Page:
Guaranteed appointment within 48 hours (and usually 24)

Predictors of Physiotherapy Success in Knee Osteoarthritis

Australians are living longer, yet the growing burden of chronic disease means society is living longer but in poorer health. Osteoarthritis of the knee (KOA) is a primary contributor to this situation.

Osteoarthritis of the knee (KOA) is a primary contributor to this situation. Due to an aging population and increasing obesity, KOA’s prevalence has more than doubled in the past ten years, pointing to an impending endemic state.1,2 As the world’s tenth largest contributor to years lived with disabilities, KOA surgeries and hospitalisations cost world healthcare systems billions of dollars yearly.3,4

This scenario heightens the importance of focusing on the most effective treatments. The research showing the efficacy of exercise therapy for KOA is definitive. Physiotherapy ameliorates KOA progression while quickly reducing pain and improving function with effects comparable to surgery.5-7 Additionally, adults with KOA and a body mass index higher than 25kg/m2, report improved pain, ability, and quality of life from weight reductions as modest as 5% to 10%.8

Diet-only treatments do not seem to relieve pain.9 However, diet strategies with nutritional education, exercise, and behavioural therapy can help patients with osteoarthritis achieve clinically effective weight loss.8 Exercise physiologists have training in these approaches, making the combination of physiotherapy and exercise physiology an ideal referral for KOA. The combination of exercise therapy and weight loss proves more effective than either approach alone.10

Despite the general effectiveness of exercise therapy for KOA, some patients achieve clinically significant improvements in knee function while others do not. Dalerie Lieberz and colleagues set out to find predictors of clinical success. They performed an analysis of health records from 34 outpatient physiotherapy clinics. Their study includes 706 patients with KOA who received a physiotherapy assessment and at least one physiotherapy visit. They measured treatment success as a clinically important improvement in the Lower Extremity Functional Scale (> 8 points). The study expresses likelihood of success in odds ratios (OR). An OR lower than 1.0 means less likelihood of success. Likewise, ORs greater than one signify increasingly greater likelihood of success. 

By far, the strongest predictor of success was the number of physiotherapy visits. Patients with only two visits had an OR of 0.36, while patients with 18 visits enjoyed a 6.21 OR. For each visit over 2, the OR increased by 0.39, up to 18 visits. Beyond 18 visits, the OR did not improve. Younger patients had improved odds. Patients with opioid prescriptions scored better results in physiotherapy if they were older than age 65 (OR 3.46) but worse results if they were younger (OR 0.85). Interestingly, exercise therapy that was adherent to the treatment guidelines from the American Academy of Orthopaedic Surgeons correlated with worse outcomes (OR 0.72). This may suggest deficits with the guidelines. Alternatively, this observation may indicate that physiotherapists who customise treatment plans with evidencedbased care for multiple diagnoses and patient motivations outperform care plans based on a single-diagnosis approach.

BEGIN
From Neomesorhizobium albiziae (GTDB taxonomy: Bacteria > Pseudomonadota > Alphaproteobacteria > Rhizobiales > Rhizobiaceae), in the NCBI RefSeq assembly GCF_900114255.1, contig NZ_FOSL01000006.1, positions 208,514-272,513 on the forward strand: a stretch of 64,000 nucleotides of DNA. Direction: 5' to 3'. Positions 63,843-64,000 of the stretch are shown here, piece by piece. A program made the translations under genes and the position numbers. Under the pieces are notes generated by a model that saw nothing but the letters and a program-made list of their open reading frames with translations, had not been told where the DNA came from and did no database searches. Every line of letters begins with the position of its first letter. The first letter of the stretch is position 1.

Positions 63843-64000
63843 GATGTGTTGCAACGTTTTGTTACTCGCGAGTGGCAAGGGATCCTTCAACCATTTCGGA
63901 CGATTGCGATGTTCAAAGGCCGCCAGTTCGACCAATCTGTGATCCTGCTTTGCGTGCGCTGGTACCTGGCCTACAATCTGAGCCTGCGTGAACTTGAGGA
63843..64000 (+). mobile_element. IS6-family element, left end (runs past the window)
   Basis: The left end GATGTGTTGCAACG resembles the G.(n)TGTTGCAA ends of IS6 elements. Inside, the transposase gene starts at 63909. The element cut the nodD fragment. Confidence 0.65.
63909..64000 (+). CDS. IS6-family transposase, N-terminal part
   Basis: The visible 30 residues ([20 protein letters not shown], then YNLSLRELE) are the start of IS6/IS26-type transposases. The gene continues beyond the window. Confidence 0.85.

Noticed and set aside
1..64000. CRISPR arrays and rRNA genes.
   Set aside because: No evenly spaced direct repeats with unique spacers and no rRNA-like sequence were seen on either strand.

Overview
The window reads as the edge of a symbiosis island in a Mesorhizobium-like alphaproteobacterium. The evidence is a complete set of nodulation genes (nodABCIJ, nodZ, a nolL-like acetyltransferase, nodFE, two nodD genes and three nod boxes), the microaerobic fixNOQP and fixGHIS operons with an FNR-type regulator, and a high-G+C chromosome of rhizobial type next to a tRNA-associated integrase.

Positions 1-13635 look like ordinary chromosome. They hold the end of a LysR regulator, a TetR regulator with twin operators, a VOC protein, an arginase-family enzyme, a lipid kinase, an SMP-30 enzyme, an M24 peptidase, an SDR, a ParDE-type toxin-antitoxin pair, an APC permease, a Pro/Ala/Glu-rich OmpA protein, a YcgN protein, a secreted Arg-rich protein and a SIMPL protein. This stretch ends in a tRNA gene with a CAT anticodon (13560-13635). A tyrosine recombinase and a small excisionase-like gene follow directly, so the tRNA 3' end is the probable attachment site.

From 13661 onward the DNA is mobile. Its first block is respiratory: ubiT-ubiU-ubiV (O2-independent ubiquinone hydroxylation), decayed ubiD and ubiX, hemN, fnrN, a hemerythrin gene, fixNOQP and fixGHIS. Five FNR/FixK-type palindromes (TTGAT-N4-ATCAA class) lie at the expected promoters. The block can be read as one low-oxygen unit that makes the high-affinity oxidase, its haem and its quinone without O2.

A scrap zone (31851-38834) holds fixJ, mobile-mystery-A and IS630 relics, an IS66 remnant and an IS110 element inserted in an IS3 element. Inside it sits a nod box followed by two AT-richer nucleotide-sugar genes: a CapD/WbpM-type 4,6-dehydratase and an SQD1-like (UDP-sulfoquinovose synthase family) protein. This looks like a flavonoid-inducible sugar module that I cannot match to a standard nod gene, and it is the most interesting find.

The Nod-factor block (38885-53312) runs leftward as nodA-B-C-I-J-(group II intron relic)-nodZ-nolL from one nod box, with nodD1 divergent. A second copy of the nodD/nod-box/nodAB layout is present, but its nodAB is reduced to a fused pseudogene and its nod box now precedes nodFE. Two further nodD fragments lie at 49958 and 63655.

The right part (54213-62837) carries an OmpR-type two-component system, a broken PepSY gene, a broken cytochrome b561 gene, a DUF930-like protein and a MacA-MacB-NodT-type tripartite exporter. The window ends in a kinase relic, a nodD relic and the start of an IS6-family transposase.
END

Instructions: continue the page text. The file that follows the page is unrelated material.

1. Englund M, Turkiewicz A. Osteoarthritis increasingly common public disease. Lakartidningen. 2014;111(21):930.

2. Kyu HH, Abate D, Abate KH, Abay SM, Abbafati C, Abbasi N, Abbastabar H, Abd-Allah F, Abdela J, Abdelalim A, Abdollahpour I. Global, regional, and national disability-adjusted life-years (DALYs) for 359 diseases and injuries and healthy life expectancy (HALE) for 195 countries and territories, 1990–2017: a systematic analysis for the Global Burden of Disease Study 2017. The Lancet. 2018 Nov 10;392(10159):1859-922.

3. Hawker GA. Osteoarthritis is a serious disease. Clin Exp Rheumatol. 2019 Sep 1;37(Suppl 120):3-6.

4. Palazzo C, Nguyen C, Lefevre-Colau MM, Rannou F, Poiraudeau S. Risk factors and burden of osteoarthritis. Annals of Physical and Rehabilitation Medicine. 2016 Jun 1;59(3):134-8.

5. Katz J, Brophy R, Chaisson C, et al. Surgery versus physical therapy for a meniscal tear and osteoarthritis. NEJM. Mar 19 2013; DOI: 10.1056/NEJMoa1301408.

6. Pinto D, Robertson M, Abbott J, et al. Manual therapy, exercise therapy, or both, in addition to usual care, for osteoarthritis of the hip or knee. 2: economic evaluation alongside a randomized controlled trial. Osteoarthritis and Cartilage. 2013; joca.2013.06.014.

7. Fransen M, McConnell S, Harmer A, et al. Exercise for osteoarthritis of the knee. Br J Sports Med. 2015; 49 (24): 1554-1557.

8. Chu IJ, Lim AY, Ng CL. Effects of meaningful weight loss beyond symptomatic relief in adults with knee osteoarthritis and obesity: a systematic review and meta‐analysis. Obesity Reviews. 2018 Nov;19(11):1597-607.

9. Hall M, Castelein B, Wittoek R, Calders P, Van Ginckel A. Diet-induced weight loss alone or combined with exercise in overweight or obese people with knee osteoarthritis: a systematic review and meta-analysis. In Seminars in Arthritis and Rheumatism 2019 Apr 1 (Vol. 48, No. 5, pp. 765-777). WB Saunders.

10. Brosseau L, Taki J, Desjardins B, Thevenot O, Fransen M, Wells GA, Imoto AM, Toupin-April K, Westby M, Gallardo IC, Gifford W. The Ottawa panel clinical practice guidelines for the management of knee osteoarthritis. Part one: introduction, and mind-body exercise programs. Clinical Rehabilitation. 2017 May;31(5):582-95.

11. Lieberz D, Regal R, Conway P. Observational study: predictors of a successful functional outcome in persons who receive physical therapy for knee osteoarthritis. Evaluation & the Health Professions. 2022 Jun;45(2):137-46. 

< Return

Make Booking

Book Appointment

Visit Us

Get directions

Message Us

Enquire online